Woolworths, Coles Could Face ACCC Over Competition-Killing ‘Marginal’ Stores

Woolworths, Coles Could Face ACCC Over Competition-Killing ‘Marginal’ Stores

Strong-arm tactics by the supermarket giants to push out smaller business is nothing new, but this could be the first time someone’s called them out on it. A new report from the Commonwealth Bank has raised into question Woolworths’ plans to build large stores at sites it believes are “marginal” or, to put it another way, of dubious profit-making value.

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According to The Age, the CBA report mentions that “many of the Woolworths developments have been in areas with marginal medium-term economics for supermarkets” and that the bank is “concerned that in addition to the poor lending conditions, Woolworths is not helping itself by developing marginal sites.”

Master Grocers Australia, which represents smaller operations such as IGA and Foodworks, plans to use the report to get the attention of the ACCC and federal government. From The Age:

“Master Grocers Australia believes the strategy is conscious, deliberate and intended to bring about a substantial lessening of competition in those local markets where over-large stores are developed … The effect is the elimination of competition in these local markets.”

A Woolworths spokesperson didn’t bat an eyelid over the report’s findings; the stores are built in areas with “growth potential” and as such, are simply “long-term investment[s]”. Coles was less diplomatic, calling the whole thing a “nice conspiracy theory” with little “basis in fact”.

Small grocers target big two [The Age]


    • This.

      We shop around to get the best value possible, majority of meat & fruit & veg come from local businesses, aldi we get a fair bit of the core stuff & then whatever coles & woolies have that is an absolute bargain we get there.

  • I come from a small town that didn’t have Coles or Woolworth’s. We had lots of little grocery shops and prices where much cheaper than the cities. Some of the little grocery shops where even 24 hours. Woolworth’s was initially 24 hours and by magical coincedence had better savings on the same products that the 24 hour shops where selling a day after the little grocery shops started the specials. Eventually the 24 hour shops closed and then Woolworth’s stopped doing 24 hours. Second was the fruit and vegetable shops. Again Woolworth’s always had a better special the day after the fruit and vegetable shops announced a special they to shut down. As soon as all the little shops shut down Woolworth’s raised it’s prices again, and for some items we now pay more than the cities, where previously people moved to our town because the cost of living was less. Not anymore.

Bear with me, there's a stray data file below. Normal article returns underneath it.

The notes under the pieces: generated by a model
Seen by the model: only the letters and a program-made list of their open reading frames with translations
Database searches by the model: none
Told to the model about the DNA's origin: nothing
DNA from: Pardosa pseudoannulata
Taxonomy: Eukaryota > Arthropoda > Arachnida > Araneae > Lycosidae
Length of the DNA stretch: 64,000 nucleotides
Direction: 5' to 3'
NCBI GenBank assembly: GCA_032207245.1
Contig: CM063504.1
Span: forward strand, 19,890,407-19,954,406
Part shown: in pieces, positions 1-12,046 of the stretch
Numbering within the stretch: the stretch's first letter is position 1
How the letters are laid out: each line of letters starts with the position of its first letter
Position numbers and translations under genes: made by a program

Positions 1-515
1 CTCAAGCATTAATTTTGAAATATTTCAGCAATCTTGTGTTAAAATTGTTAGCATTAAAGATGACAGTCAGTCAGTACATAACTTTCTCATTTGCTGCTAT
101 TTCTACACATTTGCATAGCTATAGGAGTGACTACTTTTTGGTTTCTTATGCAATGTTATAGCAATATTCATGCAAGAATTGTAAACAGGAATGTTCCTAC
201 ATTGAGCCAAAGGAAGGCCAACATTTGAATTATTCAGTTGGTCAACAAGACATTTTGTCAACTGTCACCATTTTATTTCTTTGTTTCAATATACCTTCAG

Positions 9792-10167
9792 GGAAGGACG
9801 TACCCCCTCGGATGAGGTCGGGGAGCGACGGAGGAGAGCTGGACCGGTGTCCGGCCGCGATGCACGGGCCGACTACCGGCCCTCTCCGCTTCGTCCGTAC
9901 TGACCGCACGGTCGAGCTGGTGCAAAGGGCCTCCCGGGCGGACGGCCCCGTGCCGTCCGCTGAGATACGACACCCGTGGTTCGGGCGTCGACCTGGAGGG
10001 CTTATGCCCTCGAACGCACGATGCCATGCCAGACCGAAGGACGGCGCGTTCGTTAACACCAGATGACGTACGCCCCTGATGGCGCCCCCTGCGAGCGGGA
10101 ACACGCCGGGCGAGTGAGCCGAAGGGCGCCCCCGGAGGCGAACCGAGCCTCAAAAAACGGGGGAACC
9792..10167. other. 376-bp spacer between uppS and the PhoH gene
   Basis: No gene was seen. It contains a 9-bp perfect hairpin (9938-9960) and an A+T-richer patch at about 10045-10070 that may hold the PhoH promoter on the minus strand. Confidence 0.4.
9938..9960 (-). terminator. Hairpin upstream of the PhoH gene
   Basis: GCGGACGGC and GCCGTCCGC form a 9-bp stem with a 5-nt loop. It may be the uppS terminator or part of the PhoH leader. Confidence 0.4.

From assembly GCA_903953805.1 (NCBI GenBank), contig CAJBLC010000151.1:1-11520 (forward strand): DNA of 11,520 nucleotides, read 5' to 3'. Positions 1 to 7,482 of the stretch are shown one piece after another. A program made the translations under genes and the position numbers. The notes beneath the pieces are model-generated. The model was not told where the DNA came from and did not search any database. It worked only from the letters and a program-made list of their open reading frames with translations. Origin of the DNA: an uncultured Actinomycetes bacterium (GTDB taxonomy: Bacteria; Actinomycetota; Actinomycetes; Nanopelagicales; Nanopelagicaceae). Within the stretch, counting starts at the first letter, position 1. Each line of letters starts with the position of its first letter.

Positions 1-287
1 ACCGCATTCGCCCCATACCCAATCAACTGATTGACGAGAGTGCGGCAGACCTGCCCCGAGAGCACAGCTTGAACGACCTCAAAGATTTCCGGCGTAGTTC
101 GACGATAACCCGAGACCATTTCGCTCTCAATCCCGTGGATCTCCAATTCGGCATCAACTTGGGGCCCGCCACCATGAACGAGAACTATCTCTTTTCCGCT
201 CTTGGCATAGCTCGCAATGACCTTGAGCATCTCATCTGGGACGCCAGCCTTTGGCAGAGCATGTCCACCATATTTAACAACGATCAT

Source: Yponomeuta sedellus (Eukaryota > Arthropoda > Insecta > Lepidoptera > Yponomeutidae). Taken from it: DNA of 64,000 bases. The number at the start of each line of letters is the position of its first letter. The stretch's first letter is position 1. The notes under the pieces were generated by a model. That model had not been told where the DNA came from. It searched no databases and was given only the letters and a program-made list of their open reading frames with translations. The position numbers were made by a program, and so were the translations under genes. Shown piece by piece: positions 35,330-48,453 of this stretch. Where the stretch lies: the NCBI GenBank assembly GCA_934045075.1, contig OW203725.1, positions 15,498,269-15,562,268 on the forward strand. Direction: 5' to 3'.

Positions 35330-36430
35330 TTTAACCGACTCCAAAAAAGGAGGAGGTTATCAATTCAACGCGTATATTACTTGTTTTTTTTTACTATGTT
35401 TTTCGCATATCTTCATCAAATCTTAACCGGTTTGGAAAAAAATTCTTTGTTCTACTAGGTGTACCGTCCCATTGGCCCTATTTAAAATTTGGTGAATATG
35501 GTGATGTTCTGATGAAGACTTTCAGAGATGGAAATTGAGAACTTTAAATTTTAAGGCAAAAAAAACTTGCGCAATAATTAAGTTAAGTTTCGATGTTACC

• If anything I think Woolworths or Coles opening a store in a marginal area/holiday town could be more profitable than a local store because they can run minimal staff during slow periods (eg: winter) and have better buying power. Then when it gets busy they simply ship in staff from other stores rather than having a large amount of staff all year around or having to hire seasonal workers and have associated HR and training costs.

  • So let’s say Woolworths is banned from building stores in these areas because it denies competition. Are we going to apply the same logic to other supermarkets in those same locations? Are we going to prevent (smaller) supermarkets from being built where Woolworths is?

    The whole premise here seems ridiculous to me.

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